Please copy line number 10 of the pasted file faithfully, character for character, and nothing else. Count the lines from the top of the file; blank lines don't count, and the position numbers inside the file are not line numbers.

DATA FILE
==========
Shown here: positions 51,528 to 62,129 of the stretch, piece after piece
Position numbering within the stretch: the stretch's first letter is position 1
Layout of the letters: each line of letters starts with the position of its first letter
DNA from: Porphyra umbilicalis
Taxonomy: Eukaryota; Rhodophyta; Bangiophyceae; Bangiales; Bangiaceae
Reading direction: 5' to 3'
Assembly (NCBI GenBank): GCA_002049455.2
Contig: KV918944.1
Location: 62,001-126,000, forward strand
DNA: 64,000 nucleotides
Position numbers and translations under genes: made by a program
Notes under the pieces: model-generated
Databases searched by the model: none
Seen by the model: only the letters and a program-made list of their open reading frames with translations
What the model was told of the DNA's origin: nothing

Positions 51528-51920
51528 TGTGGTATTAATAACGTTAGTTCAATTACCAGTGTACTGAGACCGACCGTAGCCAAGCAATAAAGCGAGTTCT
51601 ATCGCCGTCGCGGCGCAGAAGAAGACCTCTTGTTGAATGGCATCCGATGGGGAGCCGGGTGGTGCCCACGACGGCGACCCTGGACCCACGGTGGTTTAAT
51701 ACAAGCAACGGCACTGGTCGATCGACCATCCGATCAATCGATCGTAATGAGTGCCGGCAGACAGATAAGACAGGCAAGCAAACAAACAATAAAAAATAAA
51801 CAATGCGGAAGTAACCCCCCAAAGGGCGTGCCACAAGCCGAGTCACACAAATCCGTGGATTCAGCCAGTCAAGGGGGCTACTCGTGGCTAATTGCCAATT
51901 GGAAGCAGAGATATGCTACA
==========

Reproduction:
DNA: 64,000 nucleotides